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Persian, Roman, Mongol, and Inca Empires

In ancient times various political and socio-economic systems of the empires either contributed to their power and success or eventually led to the catastrophic downfall of the nation due to flaws in the system. Such empires as Persian, Roman, Mongol, and Inca are among the most prominent empires of all times. While having some similar approaches to maintaining power, including tax, administration, and enslavement systems, there are certain differences, with some boosting the efficiency of the empire or decelerating development.

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One of the cruelest empires with detrimental impacts was the Mongol empire. During the initial phases of subjugation, the Mongol empire tried to enforce the system of the steppes on the conquered tribes. These enslaved tribes eventually became a part of the victorious empire. Moreover, Mongol military commanders utilized local economic structures of the enslaved area as they pleased (May). The previous state apparatus and administration were not used, and the initial political ideas were completely ignored (May). As a result, brutal exploitation under heavy military force was typical of the early era of Mongol dominance.

The subjugated regions’ economies were not adequately managed during the conquering period. The elimination of highly structured administrations created an opportunity for Mongol leaders to abuse regional output (May). There was no one monetary system that served the entire realm or even substantial portions of it (May). The lack of political structure at the top, the tremendous autonomy of the numerous appanages, and the high importance given to military matters profoundly destabilized and harmed economic growth and development. Thus, unlike other empires, the Mongol empire was a massive conglomeration of very varied lands kept together only by military control, with the lack of economic and political systems being the flaws of the empire.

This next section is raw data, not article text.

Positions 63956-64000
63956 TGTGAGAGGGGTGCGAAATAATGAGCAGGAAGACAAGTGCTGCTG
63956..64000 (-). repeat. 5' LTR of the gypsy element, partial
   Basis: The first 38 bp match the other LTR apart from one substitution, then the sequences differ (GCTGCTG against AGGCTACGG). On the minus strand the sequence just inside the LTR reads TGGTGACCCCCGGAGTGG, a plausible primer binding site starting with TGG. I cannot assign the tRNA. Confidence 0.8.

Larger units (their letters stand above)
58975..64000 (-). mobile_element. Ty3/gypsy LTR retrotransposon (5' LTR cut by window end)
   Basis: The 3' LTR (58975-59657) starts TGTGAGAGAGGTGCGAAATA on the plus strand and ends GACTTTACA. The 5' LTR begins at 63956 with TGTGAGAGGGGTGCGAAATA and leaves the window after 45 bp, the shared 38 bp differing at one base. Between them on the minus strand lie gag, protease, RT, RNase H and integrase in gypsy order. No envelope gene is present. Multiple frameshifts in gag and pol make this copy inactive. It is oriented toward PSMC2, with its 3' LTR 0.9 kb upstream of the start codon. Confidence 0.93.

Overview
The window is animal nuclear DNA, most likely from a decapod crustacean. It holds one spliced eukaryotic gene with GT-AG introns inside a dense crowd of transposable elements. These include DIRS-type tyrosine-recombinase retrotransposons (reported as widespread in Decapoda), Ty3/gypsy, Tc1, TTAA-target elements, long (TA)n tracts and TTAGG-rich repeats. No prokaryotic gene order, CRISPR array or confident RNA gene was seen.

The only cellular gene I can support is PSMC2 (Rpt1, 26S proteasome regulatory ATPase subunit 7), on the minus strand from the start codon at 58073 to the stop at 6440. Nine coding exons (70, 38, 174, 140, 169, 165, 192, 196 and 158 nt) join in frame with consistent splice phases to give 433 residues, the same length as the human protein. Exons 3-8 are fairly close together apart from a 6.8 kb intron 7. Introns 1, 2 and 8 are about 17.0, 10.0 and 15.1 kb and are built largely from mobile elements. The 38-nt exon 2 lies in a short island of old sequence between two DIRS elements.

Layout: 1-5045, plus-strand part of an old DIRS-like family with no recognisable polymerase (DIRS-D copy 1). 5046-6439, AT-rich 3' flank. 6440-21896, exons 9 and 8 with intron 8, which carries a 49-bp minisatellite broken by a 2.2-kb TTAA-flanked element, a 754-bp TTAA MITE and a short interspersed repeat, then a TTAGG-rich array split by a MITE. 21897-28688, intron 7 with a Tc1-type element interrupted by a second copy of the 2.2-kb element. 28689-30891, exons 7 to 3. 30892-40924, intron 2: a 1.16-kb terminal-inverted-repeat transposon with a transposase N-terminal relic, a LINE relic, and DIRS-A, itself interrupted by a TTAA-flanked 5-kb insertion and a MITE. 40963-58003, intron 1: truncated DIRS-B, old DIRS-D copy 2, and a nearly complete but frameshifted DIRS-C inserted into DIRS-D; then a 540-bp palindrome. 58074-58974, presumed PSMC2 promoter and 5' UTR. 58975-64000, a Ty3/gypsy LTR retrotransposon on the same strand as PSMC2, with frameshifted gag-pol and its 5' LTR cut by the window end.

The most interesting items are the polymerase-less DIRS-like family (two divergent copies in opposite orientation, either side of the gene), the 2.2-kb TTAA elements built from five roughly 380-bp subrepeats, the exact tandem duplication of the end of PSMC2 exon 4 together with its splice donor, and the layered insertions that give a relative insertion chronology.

The Roman Empire can be considered similar to the Mongol empire due to the austerity of military control. For generations, the Roman army has asserted its lethal dominance over its foes via smart tactics and rigid discipline (King et al.). However, certain differences make the Roman empire more successful. The triumph of the Roman legions was aided by technological advancements which were not inherent to other empires (King et al.). Romans were among the first to deploy military equipment, and their adversaries had little chance against their superior arsenal.

Additionally, almost all kinds of commodities were taxed, including people. Aside from economic difficulty, residents of Rome were exempt from paying this tax, while all noncitizens living in the empire were forced to pay taxes on all their possessions (King et al.). Moreover another contribution to the empire’s power was the role of slaves. The Romans had a cruel social division that distinctly drew the line between those worthy of normal life and those worthy of being treated worse than cattle. Slaves were employed in various settings, including private residences, mines and industries, and farmland (King et al.). Slaves also labored on construction projects for municipal administrations, such as roads, canals, and buildings.